Great events generate their own folklore, much of it having little to do with the facts at hand, and some of it downright hallucinatory. Such certainly was the case with the following bizarre account of the first Fourth of July, written by a German named Christoph Heinrich Korn. The story appeared in his book Geschicte der Kriege in und ausser Europa Von Anfange des Auffange des Aufstandes der Brittischen Kolonien in Nordamerika an (History of Wars In and Outside of Europe From the Beginning of the Uprising of the British Colonies in North America Onward) , published at Nuremberg in 1777. The relevant portion was translated and sent on to us by Dr. Karl J. R. Arndt, professor of German at Clark University:
“In order to give this [Declaration of Independence] more force in the heated minds of the inhabitants, it was made public in the following solemn manner. On July 4, 1776, the members of the General Congress assembled in Philadelphia in the house designated for their deliberations, and there signed this manifesto. Hereupon in procession they went into the church, where an especially prepared crown had been placed on the altar. After the sermon had been preached, all delegates took their positions around the altar, where the declaration of war was publicly read. After this the crown by a special address designed for the purpose was sacrificed to God as the only King of America from this point on; hereupon it was divided into thirteen parts, according to the number of provinces, and a part sent to each.… In all cities people showed great joy over the freedom which had been gained, but the mob, in keeping with its habits, committed many excesses, as especially in New York where the magnificent statue of George III, which had been erected only a few years ago, was brought down in a heap.”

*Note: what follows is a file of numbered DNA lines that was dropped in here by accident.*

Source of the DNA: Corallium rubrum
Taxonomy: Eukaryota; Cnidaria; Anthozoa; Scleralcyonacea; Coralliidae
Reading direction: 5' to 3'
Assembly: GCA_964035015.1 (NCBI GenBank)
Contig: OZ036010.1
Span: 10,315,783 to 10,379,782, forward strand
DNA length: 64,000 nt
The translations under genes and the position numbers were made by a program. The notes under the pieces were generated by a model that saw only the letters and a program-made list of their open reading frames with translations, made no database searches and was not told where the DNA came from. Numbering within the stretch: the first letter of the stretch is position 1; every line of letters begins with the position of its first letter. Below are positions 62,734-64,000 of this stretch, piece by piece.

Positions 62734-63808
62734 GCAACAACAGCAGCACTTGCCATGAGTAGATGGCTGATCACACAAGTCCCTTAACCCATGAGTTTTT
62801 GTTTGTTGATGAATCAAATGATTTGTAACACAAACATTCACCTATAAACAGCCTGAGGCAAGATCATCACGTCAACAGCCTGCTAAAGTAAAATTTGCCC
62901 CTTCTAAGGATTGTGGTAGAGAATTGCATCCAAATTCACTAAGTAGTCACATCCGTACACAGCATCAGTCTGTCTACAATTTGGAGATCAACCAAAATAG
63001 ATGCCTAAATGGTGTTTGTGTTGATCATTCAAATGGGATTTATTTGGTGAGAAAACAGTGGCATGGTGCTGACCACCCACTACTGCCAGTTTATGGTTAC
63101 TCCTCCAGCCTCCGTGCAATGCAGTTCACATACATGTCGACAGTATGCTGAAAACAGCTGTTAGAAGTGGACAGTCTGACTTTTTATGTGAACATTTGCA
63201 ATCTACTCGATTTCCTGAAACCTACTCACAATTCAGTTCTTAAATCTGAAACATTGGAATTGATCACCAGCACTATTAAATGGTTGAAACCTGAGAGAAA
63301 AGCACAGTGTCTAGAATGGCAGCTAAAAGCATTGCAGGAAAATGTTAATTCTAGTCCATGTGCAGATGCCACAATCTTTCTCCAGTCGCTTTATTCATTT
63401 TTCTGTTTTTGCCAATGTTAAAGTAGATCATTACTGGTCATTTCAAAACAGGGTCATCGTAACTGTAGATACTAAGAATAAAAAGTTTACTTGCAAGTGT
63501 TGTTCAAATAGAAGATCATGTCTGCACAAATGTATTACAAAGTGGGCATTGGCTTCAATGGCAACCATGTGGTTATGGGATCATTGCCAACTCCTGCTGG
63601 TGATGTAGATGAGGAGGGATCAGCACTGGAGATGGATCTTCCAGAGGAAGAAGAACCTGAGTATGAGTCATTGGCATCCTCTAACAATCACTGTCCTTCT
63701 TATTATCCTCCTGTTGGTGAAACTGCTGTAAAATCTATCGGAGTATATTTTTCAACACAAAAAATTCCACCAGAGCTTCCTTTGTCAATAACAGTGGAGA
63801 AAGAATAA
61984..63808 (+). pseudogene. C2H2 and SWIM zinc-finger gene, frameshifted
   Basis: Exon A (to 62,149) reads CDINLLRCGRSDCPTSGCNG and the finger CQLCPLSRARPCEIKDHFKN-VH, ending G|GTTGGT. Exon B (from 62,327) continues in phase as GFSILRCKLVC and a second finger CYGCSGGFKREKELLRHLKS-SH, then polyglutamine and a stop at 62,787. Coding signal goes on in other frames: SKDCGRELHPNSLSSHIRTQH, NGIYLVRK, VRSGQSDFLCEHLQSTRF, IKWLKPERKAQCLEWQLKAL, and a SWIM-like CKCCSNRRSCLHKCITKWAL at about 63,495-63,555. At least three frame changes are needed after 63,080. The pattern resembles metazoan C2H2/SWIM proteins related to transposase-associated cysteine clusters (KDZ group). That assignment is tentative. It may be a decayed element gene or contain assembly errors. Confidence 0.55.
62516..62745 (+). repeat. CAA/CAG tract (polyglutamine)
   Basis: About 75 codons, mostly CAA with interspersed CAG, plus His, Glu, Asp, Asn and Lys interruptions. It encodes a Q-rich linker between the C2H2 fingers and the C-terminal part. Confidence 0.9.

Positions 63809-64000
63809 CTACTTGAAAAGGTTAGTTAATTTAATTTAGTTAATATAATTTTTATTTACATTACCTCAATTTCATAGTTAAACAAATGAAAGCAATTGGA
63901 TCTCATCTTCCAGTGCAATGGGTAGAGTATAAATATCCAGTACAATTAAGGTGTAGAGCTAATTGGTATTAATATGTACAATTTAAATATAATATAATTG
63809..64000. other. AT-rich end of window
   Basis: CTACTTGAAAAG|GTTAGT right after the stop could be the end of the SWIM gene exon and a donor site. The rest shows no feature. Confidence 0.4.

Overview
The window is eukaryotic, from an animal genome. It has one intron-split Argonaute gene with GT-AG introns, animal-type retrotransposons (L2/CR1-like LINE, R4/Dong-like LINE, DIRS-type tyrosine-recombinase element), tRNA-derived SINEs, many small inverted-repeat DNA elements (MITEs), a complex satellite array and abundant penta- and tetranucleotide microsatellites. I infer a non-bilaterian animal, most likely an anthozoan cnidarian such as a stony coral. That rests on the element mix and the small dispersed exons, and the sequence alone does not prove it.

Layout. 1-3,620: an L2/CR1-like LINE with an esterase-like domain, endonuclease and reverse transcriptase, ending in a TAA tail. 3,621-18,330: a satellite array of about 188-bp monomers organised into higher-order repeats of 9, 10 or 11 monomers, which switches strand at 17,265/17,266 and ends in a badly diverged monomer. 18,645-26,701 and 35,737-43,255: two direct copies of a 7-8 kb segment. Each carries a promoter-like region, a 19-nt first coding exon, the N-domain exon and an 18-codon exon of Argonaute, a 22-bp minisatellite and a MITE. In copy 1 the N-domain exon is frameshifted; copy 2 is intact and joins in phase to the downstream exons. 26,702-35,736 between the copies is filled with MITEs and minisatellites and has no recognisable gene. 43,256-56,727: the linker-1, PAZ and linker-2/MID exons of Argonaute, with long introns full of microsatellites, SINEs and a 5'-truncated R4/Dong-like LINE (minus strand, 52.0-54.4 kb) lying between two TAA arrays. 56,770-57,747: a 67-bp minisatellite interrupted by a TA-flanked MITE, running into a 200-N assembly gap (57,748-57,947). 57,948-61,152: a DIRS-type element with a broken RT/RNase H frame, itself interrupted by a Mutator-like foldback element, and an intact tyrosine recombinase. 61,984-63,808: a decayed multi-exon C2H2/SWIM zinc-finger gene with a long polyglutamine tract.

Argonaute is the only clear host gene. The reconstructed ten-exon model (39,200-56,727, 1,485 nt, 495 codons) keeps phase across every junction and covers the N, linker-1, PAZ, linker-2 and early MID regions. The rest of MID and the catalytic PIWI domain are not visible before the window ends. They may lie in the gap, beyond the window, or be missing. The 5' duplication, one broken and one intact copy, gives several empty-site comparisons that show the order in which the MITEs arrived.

The consecrated crown never existed, of course, but Korn did manage to get the story of the toppled statue right. As we reported nearly twenty-one years ago (August, 1958), the lead-and-gilt statue of the English king was indeed forcibly deposed by impassioned New York patriots on July 9,1776; it was then hacked to pieces and the chunks were sent north to Litchfield, Connecticut, to be melted down for bullets. Some of the pieces never arrived, for when the rebels stopped off in Wilton to down a tankard or two of ale, a gang of Tories spirited away what fragments they could carry and hid them here and there about the countryside. (The remaining fragments went on to Litchfield and became 42,088 bullets.) For two centuries, pieces of George III have been turning up in the Wilton region, most recently in 1972, when former antiques dealer Louis Miller discovered a twenty-pound fragment in a local swamp. Miller sold it to the Museum of the City of New York for $5,500; the owners of the swampland sued to get it back, and in December, 1978, the Connecticut Supreme Court ruled in their favor. The owners, however, consented to let the museum keep the chunk, and there it will stay, a piece in rest.